Lives in the Yiddish Theatre


Robert Falk

Born in 1886 in Moscow, Russia. Father -- a jurist. His father's family, which years earlier lived in Libove, came from Holland, and his mother's family descended from the Vilna Gaon.

He was raised in a completely assimilated environment, where he spoke only Russian and German. F. studied in the Moscow Petropalvosk real school, and there he learned painting and playing the piano.

From 1905 to 1909 he also studied in a school of sculpture, architecture and painting, especially under the teachers Simov, Karovin and Pasternak.

F.'s debut in theatrical stage scenery was in the production of an independent theatrical evening with the Moscow Yiddish gbirim-aristocrats, which however, due to a conflict among both tsdim, was not staged.

In 1913, F., together with a Russian artist Konchalovsky, did the stage scenery for the production of Mozart's play, "Don Juan" (staged in Zimin's operetta in Moscow), and in the same theatre, participated in Konchalovsky's production of the opera "Di teg fun unzer lebn" (according to Andreyev's text).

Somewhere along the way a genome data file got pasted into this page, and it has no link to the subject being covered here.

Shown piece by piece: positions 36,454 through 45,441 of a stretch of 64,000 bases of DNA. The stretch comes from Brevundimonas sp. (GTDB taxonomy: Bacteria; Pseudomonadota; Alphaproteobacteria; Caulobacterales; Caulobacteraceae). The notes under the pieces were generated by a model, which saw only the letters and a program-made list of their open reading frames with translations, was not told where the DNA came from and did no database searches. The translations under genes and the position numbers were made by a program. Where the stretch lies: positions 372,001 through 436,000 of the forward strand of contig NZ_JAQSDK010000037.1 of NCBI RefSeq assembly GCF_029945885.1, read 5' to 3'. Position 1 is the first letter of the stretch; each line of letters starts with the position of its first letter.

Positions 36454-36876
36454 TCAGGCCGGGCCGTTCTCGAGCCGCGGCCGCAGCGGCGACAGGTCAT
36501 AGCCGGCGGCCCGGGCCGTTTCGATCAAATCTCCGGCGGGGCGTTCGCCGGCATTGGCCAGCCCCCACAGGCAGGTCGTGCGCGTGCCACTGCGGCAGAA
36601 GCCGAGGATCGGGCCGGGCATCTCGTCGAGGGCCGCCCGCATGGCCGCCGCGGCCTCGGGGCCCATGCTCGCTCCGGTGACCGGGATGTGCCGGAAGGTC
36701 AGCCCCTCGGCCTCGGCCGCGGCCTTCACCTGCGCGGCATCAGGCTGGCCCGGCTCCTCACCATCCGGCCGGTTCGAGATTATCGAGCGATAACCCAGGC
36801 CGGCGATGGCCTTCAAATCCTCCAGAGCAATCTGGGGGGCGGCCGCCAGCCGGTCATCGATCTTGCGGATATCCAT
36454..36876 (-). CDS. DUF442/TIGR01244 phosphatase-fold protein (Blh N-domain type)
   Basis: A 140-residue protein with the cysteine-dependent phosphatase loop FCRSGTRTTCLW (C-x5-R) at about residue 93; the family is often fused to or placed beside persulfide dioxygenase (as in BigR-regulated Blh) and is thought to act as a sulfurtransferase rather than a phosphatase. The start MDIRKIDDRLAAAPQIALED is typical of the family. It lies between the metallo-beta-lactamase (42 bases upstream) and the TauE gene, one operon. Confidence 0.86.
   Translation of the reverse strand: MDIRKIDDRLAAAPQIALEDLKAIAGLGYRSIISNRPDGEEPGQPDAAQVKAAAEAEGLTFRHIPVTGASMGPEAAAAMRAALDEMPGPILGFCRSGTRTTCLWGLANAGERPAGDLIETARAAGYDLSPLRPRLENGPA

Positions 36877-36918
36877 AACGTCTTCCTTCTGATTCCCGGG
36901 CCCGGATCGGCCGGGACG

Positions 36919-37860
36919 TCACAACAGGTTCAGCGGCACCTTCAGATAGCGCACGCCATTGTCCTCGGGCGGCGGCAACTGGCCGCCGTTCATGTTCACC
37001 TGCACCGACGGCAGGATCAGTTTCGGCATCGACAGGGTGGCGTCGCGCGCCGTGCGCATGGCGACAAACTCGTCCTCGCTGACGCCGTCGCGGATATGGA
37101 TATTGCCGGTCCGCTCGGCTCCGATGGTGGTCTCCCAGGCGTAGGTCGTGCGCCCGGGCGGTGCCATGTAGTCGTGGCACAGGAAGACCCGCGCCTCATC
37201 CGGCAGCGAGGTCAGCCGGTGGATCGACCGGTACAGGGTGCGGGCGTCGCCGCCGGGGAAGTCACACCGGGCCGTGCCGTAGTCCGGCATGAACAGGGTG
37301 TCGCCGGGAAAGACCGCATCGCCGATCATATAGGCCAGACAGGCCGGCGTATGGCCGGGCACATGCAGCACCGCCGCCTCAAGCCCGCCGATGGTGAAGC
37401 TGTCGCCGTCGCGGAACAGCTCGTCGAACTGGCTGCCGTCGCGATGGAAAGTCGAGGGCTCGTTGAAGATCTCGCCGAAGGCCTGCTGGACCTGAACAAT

In 1922 F. was associated with the "Moscow Jewish State Theatre", and after two years worked ....he made tens of markets and hundreds of businesses for Granovsky's production of Peretz's "Night at the Old Marketplace". In 1927 he cast for the same theatre the stage scenery for Granovsky's production of Mendele's "The Travels of Benjamin III".

F. also did the stage scenery for the "Habima" , for Richard Ber Hoffman's "Jacob's Dream" (1925, Moscow, under the direction of K. S. Stanislowski and B. M. Suskevitsh), and to Gutzkov's "Uriel Acosta" (1930).

In 1939 the "Moscow Yiddish Theatrical Technikum" staged, under the direction of Azarkh, Sholem Aleichem's "Blondzhene shtern" with F.'s stage scenery.

In 1940, F. drew the stage scenery to Galdan's "Ligner" in the theatre with the name fun "moskver sovet" (director: Sh. Margolin), and to "Shlmo meyman", in the "Moscow Jewish State Theatre" (director Sh. Mikhoels).

In 1941 the "Moscow Jewish State Theatre" staged, under the direction of Nakhum Loyter, "Der far'khshuf'ter-shneyder", according to Sholem Aleichem, with F.'s stage scenery.

Sh. E. by Yehoshua Lyubomirsky.






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Adapted from the original Yiddish text found within the  "Lexicon of the Yiddish Theatre" by Zalmen Zylbercweig, Volume 3, page 2206.

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